France suffered harsh criticism with regard to its anti-corruption legislative framework and the resources allocated to the fight against corruption. The Sapin II law entered into force on December 11, 2016 and strengthen the French anti-corruption and compliance arsenal. In order to reinforce the efficiency of this legislative tool, the report of the investigatory commission on public economy released on April 18, 2018 recommends to imitate the mechanisms implemented by common law countries with regard to anti-corruption investigations.
For example, the report suggests that companies being investigated by French authorities bear the cost of the investigation according to their global revenues.
Société Générale is the most recent entity to have signed a French-style deferred prosecution agreement (convention judiciaire d’intérêt public) with the National Financial Prosecutor (Parquet National Financier) on May 24, 2018 and approved by the Paris Court on June 4, 2018. This agreement puts an end to investigations relating to transactions with Libyan counterparties, including the Libyan Investment Authority (LIA) and suspicions of corruption of foreign public officials and compels the bank to pay a public interest fine of €250,000,000. Société Générale is also obliged to establish an anti-corruption programe which will be closely monitored by the French Anti-Corruption Agency (Agence Française contre la Corruption, AFA) for two years in order to insure ‟the quality and the effectivity of the preventive measures to fight corruptionˮ. Société Générale will bear the costs of the monitorship up to €3 million.
The Sapin II law also gave extraterritorial prerogatives to the Prosecutor and, consequently to the French AFA. Indeed, prior to the entry into force of the Sapin II law, offenses committed by French nationals outside France could also be prosecuted in France, but only on two conditions: the facts were criminalized in the country of the place of their commission and the prosecution may only be initiated at the request of the Public Prosecutor. The Sapin II law repealed these two conditions for bribery and influence peddling, thus reinforcing the prosecution of these offenses. In addition, the Sapin II law expressly provides that French law is no longer applicable only to French nationals who have committed bribery and influence peddling offenses abroad. Are now covered, all persons usually residing or exercising all or part of their economic activity on the French territory.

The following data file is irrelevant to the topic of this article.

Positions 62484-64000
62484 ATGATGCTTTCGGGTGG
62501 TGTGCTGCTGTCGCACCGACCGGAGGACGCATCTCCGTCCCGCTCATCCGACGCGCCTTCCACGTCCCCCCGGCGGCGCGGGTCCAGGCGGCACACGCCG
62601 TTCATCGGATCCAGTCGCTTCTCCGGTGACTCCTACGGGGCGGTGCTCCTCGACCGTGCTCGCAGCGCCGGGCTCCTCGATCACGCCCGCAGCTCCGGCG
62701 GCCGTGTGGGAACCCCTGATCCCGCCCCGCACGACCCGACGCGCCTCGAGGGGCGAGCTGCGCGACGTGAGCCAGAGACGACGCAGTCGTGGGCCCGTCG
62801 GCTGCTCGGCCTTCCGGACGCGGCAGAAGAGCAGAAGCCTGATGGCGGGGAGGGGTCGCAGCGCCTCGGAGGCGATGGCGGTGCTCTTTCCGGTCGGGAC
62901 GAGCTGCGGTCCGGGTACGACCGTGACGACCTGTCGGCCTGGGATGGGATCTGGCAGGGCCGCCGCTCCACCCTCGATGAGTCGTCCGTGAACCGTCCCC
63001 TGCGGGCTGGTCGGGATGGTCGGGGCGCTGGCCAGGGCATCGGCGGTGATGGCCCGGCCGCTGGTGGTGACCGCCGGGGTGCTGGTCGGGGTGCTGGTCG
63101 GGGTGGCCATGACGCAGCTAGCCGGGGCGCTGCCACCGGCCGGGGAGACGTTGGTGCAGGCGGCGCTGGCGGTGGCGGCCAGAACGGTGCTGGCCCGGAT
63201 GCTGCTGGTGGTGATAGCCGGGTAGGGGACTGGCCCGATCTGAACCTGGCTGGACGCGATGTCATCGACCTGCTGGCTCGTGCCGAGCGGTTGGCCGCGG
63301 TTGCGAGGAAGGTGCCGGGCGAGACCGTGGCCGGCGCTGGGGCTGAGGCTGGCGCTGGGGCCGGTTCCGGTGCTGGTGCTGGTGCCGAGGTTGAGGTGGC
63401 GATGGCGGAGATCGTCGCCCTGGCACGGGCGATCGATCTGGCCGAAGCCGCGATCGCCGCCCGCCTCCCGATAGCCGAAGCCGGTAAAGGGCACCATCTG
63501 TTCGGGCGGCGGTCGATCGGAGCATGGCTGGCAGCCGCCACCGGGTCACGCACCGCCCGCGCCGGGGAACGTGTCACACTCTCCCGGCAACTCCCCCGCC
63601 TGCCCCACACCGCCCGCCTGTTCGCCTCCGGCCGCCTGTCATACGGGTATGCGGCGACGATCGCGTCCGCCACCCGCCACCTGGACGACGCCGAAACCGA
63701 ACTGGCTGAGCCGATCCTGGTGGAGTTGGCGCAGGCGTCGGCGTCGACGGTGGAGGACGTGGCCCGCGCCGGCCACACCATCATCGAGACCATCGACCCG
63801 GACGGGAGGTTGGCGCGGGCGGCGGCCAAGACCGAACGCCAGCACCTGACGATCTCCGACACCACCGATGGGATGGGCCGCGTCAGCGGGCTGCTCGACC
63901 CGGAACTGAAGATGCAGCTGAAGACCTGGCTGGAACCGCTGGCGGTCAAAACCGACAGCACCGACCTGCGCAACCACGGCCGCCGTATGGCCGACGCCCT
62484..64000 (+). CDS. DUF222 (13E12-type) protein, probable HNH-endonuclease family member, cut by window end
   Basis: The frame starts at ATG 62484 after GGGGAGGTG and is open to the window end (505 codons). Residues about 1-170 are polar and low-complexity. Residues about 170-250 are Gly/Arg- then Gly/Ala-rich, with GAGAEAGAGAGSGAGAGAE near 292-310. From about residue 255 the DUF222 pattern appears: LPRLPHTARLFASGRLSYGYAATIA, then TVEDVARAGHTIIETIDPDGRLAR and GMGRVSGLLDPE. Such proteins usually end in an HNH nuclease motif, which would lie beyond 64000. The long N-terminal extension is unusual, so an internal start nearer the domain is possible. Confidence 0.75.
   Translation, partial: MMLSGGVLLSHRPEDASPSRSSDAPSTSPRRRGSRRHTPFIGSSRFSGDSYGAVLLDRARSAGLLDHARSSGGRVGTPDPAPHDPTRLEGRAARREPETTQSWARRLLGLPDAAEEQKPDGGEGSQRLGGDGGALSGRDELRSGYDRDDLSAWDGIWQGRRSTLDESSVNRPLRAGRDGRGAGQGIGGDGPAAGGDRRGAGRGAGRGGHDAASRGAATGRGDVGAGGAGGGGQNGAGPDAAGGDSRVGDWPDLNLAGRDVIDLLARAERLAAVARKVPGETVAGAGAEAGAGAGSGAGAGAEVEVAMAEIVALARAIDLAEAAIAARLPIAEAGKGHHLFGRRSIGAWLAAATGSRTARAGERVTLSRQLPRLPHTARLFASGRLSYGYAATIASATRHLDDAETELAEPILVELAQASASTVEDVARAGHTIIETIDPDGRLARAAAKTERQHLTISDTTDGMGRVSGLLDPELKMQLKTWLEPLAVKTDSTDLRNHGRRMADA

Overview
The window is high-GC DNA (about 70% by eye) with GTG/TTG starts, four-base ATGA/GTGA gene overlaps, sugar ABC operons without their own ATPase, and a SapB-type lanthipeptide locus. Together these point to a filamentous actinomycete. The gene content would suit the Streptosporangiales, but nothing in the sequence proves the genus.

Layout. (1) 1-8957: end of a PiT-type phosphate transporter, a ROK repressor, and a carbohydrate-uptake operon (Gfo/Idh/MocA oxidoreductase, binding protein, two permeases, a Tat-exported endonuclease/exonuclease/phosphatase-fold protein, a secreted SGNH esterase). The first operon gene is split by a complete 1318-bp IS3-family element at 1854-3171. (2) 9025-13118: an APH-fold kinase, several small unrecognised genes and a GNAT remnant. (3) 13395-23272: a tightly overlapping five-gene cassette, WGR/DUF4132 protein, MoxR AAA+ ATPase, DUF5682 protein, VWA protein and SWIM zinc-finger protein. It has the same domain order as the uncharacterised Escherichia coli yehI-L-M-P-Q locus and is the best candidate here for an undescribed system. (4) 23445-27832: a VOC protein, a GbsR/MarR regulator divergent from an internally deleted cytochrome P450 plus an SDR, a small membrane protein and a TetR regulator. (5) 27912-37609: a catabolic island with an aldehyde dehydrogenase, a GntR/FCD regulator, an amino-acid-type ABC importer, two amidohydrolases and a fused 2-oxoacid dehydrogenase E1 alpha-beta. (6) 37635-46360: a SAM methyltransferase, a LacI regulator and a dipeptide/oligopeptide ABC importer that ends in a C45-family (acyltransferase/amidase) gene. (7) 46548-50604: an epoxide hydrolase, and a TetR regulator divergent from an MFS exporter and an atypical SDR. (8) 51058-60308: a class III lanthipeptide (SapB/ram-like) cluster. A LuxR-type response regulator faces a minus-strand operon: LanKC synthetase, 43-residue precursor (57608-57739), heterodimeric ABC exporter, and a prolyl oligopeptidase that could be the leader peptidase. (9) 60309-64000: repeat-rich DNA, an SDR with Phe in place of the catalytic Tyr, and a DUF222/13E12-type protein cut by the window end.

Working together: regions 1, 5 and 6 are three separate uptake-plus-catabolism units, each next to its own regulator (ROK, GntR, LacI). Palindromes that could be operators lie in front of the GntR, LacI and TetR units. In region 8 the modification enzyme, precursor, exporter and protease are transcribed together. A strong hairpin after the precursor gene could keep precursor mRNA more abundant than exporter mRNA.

The new French anticorruption system aims at competing with foreign authorities. Scholars have argued that whereas French companies must comply with DOJ and SFO requirements, the French Prosecutor struggles to prosecute foreign entities. The objective of the Sapin II Law is therefore to improve the French compliance and anti-corruption legal framework to minimize foreign interferences. The CJIP signed by Société Générale on May 24, 2018 with the Parquet National Financier (National Financial Prosecutor) is the first example of a cooperation between the French Prosecutor and the Department of Justice. Société Générale was fined 250,15 million euros by the French authorities and 292,8 million euros by the US authorities for the same charges.
The report released on April 18, 2018 by the investigation commission on public economy emphasized the need to increase transparency with regard to mergers and acquisitions operations. Indeed, recent M&A deals (such as Alstom, Alcatel, STX) have casted a doubt about the ability of French authorities to regulate investment bankers’ activities. The report recommends that investment banks would have to comply with Sapin II law regarding reporting requirements and ethics rules as they fall within the “interest representatives” (lobbyists) category which have to comply with the strict transparency rules of the High Authority for Transparency in Public Life (HATVP).